I will admit, in retrospect, I am really quite pleased that I was raised on a housing estate in the north-east of England with a nicotine-fingered cliché of a father who would ‘nip up the road’ for a loaf of white bread at noon of a Tuesday, only to return at midnight of a Thursday, key scrabbling at the escutcheon, reeking of bitter, accompanied by two braying simpletons who would leave pools of urine on the canvas of the toilet floor, which I would discover with my bare feet some time later when, awoken by their braying, I would creep to the loo in a frown-crumpled daze, leaving sheets fresh torn from my own sharp little toes, in paisley pyjamas from which I’d bitten the buttons, because even then, aged five or six, my home life was already making me mentally ill. And father, as always, sans loaf.

I will admit that there is a certain grim satisfaction in remembering, albeit vaguely, being pushchaired around the streets of Pennywell in the dead of night by my long-suffering mother, 17 years a hospital cleaner, desperate to get out of the house where she’d borne four children to a sick, violent, ceaselessly feeble man whom she loathed at least enough to take a bottle of gin into a hot bath in a failed attempt to head the fourth child – poor little Karl – off at the pass.

I will, if pushed, remember it all with a melancholy relish: the fish-supper treats from a rare bingo win, the Sun delivered to the front door, ITV with meals from tins or flaky pastry, mother’s bedtime cigarette tracing letters in the dark, father’s barking madness and nights in the cells, the post-violence silence that would last for days and days and days.

Relish because I came through it; because I had no choice and it made me what I am; but mostly because it made me appreciate the alternatives.

It’s like being poor in general. Only by being poor can you truly appreciate having money. There are few clichés fatter with truth than that one. This is why rich kids invariably suck – at least until they’ve met enough poor kids to help them snap out of it.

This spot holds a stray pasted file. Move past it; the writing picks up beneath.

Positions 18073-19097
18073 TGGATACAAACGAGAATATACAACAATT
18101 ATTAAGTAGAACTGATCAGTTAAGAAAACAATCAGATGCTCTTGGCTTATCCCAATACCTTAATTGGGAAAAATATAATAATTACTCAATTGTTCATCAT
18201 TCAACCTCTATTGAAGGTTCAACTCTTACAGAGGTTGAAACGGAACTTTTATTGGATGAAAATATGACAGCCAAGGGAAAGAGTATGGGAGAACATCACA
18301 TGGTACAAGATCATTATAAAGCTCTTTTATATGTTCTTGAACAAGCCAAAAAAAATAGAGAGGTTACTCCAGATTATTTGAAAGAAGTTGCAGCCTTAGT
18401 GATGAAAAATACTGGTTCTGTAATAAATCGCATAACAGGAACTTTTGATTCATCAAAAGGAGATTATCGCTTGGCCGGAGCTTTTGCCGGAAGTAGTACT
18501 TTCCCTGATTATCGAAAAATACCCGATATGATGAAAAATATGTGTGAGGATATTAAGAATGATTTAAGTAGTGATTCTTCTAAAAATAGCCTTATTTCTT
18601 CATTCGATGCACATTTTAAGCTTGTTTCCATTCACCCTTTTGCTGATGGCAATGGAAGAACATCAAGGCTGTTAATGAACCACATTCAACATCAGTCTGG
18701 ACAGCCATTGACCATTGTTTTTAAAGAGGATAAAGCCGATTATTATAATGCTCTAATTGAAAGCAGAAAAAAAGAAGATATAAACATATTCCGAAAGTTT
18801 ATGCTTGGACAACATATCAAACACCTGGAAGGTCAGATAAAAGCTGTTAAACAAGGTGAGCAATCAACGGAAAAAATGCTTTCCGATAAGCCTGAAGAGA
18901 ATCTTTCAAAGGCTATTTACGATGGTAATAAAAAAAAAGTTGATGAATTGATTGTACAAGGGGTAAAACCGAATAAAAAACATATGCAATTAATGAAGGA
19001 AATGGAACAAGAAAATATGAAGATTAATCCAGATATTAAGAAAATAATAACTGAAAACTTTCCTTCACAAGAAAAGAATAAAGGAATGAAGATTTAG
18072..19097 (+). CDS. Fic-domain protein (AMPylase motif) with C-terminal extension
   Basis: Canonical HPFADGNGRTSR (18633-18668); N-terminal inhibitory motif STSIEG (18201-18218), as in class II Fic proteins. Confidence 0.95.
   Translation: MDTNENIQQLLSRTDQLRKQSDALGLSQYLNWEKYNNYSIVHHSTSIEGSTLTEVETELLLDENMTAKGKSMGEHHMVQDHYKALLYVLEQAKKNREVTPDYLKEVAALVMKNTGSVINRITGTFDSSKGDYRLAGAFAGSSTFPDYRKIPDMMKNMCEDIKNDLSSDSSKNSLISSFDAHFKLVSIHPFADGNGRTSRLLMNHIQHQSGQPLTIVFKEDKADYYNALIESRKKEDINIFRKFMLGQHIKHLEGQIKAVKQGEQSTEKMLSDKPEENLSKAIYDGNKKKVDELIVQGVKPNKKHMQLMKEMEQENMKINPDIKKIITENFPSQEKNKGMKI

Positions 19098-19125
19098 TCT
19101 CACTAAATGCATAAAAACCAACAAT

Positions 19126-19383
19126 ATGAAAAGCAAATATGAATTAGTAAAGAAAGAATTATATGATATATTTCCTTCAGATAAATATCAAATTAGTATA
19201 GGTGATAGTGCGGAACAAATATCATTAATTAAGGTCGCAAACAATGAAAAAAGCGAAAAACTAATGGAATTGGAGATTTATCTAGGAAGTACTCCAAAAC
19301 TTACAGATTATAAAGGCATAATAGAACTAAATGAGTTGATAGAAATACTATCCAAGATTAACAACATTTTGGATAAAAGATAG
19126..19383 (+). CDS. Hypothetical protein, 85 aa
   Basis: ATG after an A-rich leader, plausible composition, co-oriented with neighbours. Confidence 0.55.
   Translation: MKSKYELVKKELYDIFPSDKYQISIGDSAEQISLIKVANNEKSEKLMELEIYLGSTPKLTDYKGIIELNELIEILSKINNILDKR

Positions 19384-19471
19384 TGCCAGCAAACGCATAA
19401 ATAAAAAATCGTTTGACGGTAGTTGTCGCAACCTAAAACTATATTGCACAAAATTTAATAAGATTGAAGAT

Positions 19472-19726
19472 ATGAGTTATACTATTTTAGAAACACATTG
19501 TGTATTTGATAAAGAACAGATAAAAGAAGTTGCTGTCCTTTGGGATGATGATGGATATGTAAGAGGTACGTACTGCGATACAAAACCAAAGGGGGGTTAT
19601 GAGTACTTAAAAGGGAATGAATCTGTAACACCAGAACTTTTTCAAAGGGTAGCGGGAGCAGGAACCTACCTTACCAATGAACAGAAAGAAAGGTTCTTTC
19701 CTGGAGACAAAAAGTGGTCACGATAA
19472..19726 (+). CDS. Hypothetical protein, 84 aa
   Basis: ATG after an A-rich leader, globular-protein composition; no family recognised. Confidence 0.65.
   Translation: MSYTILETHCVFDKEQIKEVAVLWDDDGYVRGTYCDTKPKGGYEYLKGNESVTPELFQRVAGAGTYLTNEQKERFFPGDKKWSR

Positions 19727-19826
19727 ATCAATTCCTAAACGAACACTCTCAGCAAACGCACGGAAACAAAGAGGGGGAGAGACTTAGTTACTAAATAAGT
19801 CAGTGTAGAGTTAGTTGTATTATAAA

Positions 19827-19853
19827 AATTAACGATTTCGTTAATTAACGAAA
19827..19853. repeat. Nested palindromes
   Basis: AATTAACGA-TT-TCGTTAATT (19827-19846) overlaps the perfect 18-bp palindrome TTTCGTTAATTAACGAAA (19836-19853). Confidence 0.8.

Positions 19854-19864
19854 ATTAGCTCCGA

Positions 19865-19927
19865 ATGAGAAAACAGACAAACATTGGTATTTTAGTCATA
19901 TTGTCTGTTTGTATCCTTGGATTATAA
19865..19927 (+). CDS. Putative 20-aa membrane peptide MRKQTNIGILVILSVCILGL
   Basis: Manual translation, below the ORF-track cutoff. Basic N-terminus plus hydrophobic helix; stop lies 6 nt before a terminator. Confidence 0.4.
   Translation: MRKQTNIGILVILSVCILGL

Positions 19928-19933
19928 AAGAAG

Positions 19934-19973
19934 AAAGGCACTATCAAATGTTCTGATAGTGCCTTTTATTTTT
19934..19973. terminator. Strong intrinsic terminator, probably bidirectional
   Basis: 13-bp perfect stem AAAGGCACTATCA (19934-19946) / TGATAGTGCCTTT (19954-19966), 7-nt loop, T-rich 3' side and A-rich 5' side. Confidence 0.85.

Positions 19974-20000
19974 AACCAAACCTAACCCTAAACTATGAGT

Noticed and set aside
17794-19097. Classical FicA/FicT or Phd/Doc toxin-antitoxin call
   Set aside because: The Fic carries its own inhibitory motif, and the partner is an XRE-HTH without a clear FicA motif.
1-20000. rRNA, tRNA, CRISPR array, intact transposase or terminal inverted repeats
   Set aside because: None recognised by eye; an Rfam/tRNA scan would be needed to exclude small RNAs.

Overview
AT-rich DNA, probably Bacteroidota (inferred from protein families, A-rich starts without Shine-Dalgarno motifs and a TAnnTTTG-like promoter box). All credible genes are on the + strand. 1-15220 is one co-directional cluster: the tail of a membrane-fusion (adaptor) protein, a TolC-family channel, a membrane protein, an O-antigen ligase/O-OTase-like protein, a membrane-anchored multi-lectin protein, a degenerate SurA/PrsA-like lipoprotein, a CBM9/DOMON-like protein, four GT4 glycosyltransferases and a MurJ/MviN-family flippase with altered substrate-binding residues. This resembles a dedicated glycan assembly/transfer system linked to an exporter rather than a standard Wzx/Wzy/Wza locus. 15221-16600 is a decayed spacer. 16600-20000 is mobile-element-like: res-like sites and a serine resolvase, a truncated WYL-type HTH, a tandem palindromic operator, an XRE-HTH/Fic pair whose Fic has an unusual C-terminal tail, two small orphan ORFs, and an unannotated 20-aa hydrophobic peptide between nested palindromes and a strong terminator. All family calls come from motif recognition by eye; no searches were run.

This is why the lower classes and the upper classes need one another. The lower classes need something to aspire to: Radio 4, kitchens in which people spend time, meals at table, people paid to clean their mess, pesto, holidays abroad, a bidet, a wine rack, books.

And the middle and upper classes need to realise how incredibly fucking lucky they are.

From the moment I got out of Sunderland – only as far as Liverpool but it was a start – I began to realise that there was more to life than dark laughter and getting plastered to forget. There were families who told one another how they felt, for example, who were not embarrassed by knowledge or emotion and who got plastered just for the fun of it. I immediately liked these people. And I aspired to be just like them.

(I know there is overlap by the way. I know there are working class families that read and communicate with alacrity and that there are middle class families who are violent and emotionally frigid, but I think, sadly, the generalisations hold water.) (Oh, and I also know that it’s poverty that creates these differences, and that it’s obscenely unfair. If I were blaming anyone, I would take this into account. I’m not blaming. I’m lamenting. And reflecting upon my interminable escape.)

Over the years – decades even – this process of embourgeoisement has gone quite well. I’m pretty middle class now, on the whole, even when people aren’t watching. I listen to Radio 4. I drink wine. I’ve lived abroad and speak a foreign language. I disdain Vernon Kay. I even betrayed my roots by ditching my regional accent. However, there is one area in which I fall down horribly, and that is that I still have no money.

But I’m optimistic. Fortunes change.

In the meantime, something I wrote about the Crazy Guides Communism Tour in Krakow was published in The Arbuturian this week. Look…

Indeed it was reading about The Arbuturian late last night that had me reflecting on my plebbishness in the first place. The Arbuturian describes itself as follows: ‘a magazine for the globetrotting connoisseur with an appetite for adventure and a taste for the highlife. We publish intelligent content for a cultured readership who seek a playful yet highbrow approach to a diverse range of subject matter.’ And if that doesn’t sound quite posh enough for you, take a look at the contributors. They’re all so cultured!

Bearing this in mind – a little coarse around the edges though I most assuredly still am – I am going to attempt to seduce them. En masse. I can only hope I’m not too much of an oik.

But then again, what could be more middle class than summering in the country pile in France?

What what?

We’ll see.

I’ll keep you posted.

About the Author

I am Karl Webster. I wrote these words. If you liked them, you’ll be overjoyed to know that there are plenty more where they came from. So you should definitely sign up to my newsletter if you haven’t already.

Leave a Reply 0 comments